Now she's upstairs, surrounded by phones and iPads, plus she has a bike hooter to summon her staff so I can rush in and see what Her Ladyship needs.

I'm thinking that this is going to take at least a couple of days to fix itself.


Awful, just terrible. People ask, why kill innocent civilians? What's the point?

I can't say what's inside the head of a murderer, but I can discuss the political consequences of terrorism.

The purpose is to provoke a reaction, And the purpose of Islamic terror is to provoke a reaction against Moslems. That is why governments try to damp down any reaction against Moslems.

If they succeed in provoking a reaction against Moslems, then there's a real reason for resentment, and a real cause for recruitment.

So If you've been wondering why governments seem to be appeasing Moslems, it's because A) ninety-something percent of them just want to get on with their lives and B) they don't want to turn that ninety-something percent into eighty-something percent.

But if you commit an outrage as bad as Paris, there will be a reaction, it's inevitable. Part of this will be against Moslems living in France - the people who carried out the actions, will have had support, that support would, most likely, have been from Moslems, and there will be an investigation to root out that support. And part of it will be against immigrants from Moslem countries, which will be tough on the people trying to escape from a bloody war.

So the slaughter in Paris will have effects that will further the aims of the slaughterers.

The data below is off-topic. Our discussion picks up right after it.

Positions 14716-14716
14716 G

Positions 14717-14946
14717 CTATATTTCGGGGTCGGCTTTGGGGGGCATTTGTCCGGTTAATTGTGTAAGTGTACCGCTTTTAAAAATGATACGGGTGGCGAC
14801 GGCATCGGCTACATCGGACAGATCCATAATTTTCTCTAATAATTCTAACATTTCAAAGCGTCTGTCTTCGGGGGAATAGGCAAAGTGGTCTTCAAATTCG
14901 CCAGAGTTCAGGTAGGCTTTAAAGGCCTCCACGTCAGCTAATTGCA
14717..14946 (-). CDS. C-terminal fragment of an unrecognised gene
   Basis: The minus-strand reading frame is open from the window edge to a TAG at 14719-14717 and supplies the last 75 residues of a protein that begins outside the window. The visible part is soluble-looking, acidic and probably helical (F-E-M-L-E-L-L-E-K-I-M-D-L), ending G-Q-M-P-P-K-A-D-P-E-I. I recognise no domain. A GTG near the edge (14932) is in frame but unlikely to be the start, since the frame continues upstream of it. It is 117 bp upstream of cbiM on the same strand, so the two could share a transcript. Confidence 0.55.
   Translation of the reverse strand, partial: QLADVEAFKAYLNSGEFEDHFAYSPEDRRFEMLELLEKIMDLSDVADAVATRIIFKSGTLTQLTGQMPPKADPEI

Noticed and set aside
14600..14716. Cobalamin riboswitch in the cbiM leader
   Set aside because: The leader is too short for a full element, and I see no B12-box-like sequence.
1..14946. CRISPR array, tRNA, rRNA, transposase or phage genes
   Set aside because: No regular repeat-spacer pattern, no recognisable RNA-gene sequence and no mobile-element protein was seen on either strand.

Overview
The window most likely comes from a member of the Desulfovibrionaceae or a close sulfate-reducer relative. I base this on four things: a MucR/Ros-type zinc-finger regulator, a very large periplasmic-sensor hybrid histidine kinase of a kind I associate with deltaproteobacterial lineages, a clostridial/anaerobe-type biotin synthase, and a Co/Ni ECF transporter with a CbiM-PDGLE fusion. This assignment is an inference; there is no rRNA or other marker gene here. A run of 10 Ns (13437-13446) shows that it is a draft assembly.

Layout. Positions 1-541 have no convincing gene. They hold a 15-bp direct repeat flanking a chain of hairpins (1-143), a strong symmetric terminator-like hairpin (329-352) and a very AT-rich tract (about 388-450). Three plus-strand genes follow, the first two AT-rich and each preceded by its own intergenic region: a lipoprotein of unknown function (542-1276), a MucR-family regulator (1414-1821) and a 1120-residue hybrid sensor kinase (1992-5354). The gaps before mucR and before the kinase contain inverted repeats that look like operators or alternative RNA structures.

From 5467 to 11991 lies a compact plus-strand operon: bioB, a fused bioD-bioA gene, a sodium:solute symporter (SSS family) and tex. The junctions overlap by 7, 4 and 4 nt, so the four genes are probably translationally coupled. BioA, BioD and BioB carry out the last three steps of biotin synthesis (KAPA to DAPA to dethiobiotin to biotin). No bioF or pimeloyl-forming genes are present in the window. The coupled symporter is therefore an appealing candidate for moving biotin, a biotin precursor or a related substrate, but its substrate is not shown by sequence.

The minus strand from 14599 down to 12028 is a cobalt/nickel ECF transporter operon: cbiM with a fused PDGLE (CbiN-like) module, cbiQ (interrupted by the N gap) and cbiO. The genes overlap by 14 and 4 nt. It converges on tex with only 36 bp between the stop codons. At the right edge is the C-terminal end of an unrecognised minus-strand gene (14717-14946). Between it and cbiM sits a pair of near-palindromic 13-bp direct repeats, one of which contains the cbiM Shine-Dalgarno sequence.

And that's why it happened.

So what can be done?

Well, I don't know, but more of this would be good.

Friday, 13 November 2015

Homeopathic funding

The BBC reports that the £4m per year spent by the NHS on homeopathy, is being reconsidered.

I can't understand why NHS money was ever spent on something for which there's no good evidence that it works. Homeopathy fans, of course, think that homeopathic pills "have a profound effect" on patients.

Two opposing sides -> a controversy.

So let me propose a compromise. My suggestion is that we dilute the £4m being spent on homeopathy with a 6c formulation; this means, divide it by 100 to the power 6. This will, in accordance with homeopathic principles, make it more effective. It's homeopathic funding.

I have no problem at all with spending .0004 of a penny per year on homeopathy, and homeopathy fans will be delighted at the increase in effectiveness gained by this dilution.

Thursday, 12 November 2015

Really cheap server

Rummaging through the bargain basement of Ebay, there's some great deals to be had.
This server, for example, is £40, and gets you a 1U box with two AMD Opterons each with two cores, running at 2 ghz. 8 gb of memory, two gigabit ethernet ports. Downside is, the disk controller is ATA, which means you'll only get four 300 gb drives, although I have a little thing that lets me run a SATA drive on an ATA port, which seems to work fine.

I'd expect to pay £40 just for a 1U power supply!

I am *so* tempted. Trouble is, I don't currently have a use for it, and I do have a couple of dozen working servers not doing anything.

A reader's guide to antivirus product reviews

I wrote this 22 years ago, and it's still true. Testing antivirus and anti-malware products isn't easy.

I’m not claiming that all anti-virus product reviews conform to the guidelines below but I can tell you I’ve seen every one of these tricks used in magazine reviews. In some cases, a ‘master reviewer’ has shown such adroitness that he or she has been able to employ several of the tricks in the same review. In many (if not most) cases, the reviewer was unaware that he was using these tricks but in some cases, it looks as if they have been used deliberately.

The main weapons at your disposal are the choice of what features to review and what to ignore and the weights given to the features you do cover. By a careful use of this, even GrottyScan can be the Editor’s Choice.